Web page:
Genomic epidemiology refers to the use of pathogen genomes to understand how infectious diseases are transmitted across a range of scales, from local outbreaks to global geographic spread. Due to improvements in sequencing technology and decreasing cost, genomic epidemiology has increased greatly in scale in many jurisdictions and for many viruses to the extant that sequencing now plays an important role in pathogen surveillance [1]. Sequencing allows us to identify new viruses, understand their origins and natural reservoirs, to characterize their transmission dynamics in human populations, and to understand their evolution [2, 3]. Interest in genomic surveillance for viruses has grown, in the context of the high utility of genomic data for these tasks and the increasing awareness of the severe threat that emerging viruses can represent for global public health. At the time of writing, the Global initiative on sharing all influenza data (GISAID) repository [4, 5] has over 10 million SARS-CoV-2 sequences and over 350,000 influenza virus sequences. Nearly 3000 Zaire Ebolavirus sequences are accessible through ViruSurf along with over 12,000 Dengue virus sequences and sequences of MERS, other Ebolaviruses and Severe Acute Respiratory Syndrome coronavirus 1 (SARS-CoV-1).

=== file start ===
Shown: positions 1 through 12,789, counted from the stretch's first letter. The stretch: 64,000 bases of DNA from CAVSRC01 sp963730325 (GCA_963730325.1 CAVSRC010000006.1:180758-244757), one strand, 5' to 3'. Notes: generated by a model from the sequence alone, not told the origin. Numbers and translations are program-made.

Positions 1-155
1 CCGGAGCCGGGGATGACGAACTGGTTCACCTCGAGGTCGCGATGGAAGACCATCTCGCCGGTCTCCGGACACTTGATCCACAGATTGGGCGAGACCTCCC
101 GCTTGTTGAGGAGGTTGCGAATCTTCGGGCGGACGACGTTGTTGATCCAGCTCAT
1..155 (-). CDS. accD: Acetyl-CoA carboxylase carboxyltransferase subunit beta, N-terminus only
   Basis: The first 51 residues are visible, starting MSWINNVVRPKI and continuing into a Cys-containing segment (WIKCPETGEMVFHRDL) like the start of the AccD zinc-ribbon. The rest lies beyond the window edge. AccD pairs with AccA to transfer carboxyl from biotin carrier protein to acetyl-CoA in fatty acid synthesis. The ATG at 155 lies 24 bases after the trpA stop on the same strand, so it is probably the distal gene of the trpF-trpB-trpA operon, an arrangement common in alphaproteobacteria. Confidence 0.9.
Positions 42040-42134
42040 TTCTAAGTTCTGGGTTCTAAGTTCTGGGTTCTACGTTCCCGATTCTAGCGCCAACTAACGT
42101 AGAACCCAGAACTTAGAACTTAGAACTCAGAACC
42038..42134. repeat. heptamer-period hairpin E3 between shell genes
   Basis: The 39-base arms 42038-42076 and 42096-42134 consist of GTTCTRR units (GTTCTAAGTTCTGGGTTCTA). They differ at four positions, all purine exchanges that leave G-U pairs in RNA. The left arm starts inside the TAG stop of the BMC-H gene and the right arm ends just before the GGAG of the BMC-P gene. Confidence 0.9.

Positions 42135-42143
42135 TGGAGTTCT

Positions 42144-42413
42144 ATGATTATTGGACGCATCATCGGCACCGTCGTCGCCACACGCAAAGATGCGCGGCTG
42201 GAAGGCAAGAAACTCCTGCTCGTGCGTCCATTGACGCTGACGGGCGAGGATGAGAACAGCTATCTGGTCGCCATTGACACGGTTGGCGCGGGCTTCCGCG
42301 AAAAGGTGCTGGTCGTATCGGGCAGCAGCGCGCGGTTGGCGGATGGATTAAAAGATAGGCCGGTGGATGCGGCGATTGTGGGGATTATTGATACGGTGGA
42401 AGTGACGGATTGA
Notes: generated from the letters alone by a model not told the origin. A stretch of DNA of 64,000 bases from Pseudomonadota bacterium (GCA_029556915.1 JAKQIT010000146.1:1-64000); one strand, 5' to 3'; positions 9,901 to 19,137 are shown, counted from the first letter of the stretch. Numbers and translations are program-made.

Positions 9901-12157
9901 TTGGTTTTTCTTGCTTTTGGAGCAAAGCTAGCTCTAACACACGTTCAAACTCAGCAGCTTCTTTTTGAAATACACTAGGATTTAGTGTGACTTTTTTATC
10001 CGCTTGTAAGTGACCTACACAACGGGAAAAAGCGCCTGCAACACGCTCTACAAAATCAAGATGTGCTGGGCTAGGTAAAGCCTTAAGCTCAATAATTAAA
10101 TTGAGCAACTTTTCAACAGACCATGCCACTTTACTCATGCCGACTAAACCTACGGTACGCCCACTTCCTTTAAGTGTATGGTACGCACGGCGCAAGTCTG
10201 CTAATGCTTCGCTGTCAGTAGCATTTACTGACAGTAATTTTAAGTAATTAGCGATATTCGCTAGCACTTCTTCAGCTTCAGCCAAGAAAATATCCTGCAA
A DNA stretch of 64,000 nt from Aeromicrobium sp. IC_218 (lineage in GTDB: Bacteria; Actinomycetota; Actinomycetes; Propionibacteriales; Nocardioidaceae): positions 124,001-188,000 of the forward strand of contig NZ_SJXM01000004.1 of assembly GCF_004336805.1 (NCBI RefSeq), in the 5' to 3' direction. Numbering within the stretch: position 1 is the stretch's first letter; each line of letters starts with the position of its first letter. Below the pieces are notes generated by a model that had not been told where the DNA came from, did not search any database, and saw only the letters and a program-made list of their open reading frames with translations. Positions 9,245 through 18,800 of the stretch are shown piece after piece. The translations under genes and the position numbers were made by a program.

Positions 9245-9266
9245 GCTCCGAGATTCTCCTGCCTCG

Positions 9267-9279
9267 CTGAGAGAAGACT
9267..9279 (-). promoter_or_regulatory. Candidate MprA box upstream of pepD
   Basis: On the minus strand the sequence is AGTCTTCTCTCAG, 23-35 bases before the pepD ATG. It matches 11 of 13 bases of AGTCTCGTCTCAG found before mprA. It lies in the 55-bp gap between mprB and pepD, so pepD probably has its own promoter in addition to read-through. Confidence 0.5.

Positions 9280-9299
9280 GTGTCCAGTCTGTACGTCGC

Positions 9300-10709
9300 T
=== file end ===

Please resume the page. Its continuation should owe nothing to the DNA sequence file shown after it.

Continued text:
Virus sequences are a rich potential source of information about the origins, past population dynamics and geographic movements of viruses [6]. This is in part because sequences reveal information about viral evolution and population dynamics at times and in places where the viruses were not directly observed. Sequences are interpreted with the aid of phylogenetic trees, which represent the evolutionary relationships between a set of taxa. Here we focus on the fact that the geographic locations of the virus’ ancestors in the past can be reconstructed by extrapolating the location of the observed sequence back in time from the present day [711]. There are a number of methods that perform this extrapolation. These treat the geographic location as either a discrete or continuous trait evolving on the phylogenetic tree; some methods use Bayesian approaches to simultaneously reconstruct the location and the phylogeny and others reconstruct the geographic location on a fixed phylogeny [12, 13].